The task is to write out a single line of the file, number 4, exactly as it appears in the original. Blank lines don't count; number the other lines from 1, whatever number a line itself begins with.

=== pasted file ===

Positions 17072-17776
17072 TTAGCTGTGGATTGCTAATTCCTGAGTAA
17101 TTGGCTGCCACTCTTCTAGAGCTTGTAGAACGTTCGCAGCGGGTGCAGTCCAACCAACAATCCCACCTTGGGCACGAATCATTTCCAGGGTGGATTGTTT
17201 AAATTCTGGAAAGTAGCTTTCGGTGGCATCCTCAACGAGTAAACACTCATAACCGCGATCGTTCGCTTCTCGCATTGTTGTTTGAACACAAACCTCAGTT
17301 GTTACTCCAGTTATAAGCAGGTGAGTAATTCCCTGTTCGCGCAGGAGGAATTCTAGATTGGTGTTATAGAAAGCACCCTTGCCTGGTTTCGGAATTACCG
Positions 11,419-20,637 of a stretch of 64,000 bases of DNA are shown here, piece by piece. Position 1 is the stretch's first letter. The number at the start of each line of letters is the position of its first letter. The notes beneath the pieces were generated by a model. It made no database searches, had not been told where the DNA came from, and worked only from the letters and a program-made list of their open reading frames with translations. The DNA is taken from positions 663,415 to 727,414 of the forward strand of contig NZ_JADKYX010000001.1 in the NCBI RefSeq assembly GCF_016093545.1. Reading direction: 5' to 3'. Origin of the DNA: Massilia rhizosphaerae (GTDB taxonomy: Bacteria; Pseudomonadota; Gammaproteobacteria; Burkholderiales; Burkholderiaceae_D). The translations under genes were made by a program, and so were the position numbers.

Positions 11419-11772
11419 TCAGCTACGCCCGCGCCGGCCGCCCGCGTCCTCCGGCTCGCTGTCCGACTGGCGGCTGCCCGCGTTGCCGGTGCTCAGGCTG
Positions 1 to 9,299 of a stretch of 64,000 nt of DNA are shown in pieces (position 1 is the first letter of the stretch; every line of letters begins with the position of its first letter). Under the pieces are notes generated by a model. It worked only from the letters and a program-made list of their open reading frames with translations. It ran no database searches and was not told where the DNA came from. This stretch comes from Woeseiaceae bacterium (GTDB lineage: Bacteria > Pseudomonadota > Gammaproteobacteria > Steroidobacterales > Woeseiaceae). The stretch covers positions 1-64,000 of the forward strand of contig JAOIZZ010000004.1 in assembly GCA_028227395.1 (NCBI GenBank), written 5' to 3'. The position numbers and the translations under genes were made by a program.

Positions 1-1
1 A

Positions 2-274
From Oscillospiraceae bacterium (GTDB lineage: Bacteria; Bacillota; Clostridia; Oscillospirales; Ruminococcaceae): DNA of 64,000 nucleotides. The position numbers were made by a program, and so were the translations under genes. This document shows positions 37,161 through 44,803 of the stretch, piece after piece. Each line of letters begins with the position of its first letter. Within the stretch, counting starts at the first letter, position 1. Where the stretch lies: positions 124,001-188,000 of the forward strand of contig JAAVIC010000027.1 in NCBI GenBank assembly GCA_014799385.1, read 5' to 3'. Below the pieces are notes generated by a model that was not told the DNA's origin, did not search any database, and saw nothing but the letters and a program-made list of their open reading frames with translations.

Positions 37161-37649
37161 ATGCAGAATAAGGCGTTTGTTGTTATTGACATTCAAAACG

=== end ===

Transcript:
17201 AAATTCTGGAAAGTAGCTTTCGGTGGCATCCTCAACGAGTAAACACTCATAACCGCGATCGTTCGCTTCTCGCATTGTTGTTTGAACACAAACCTCAGTT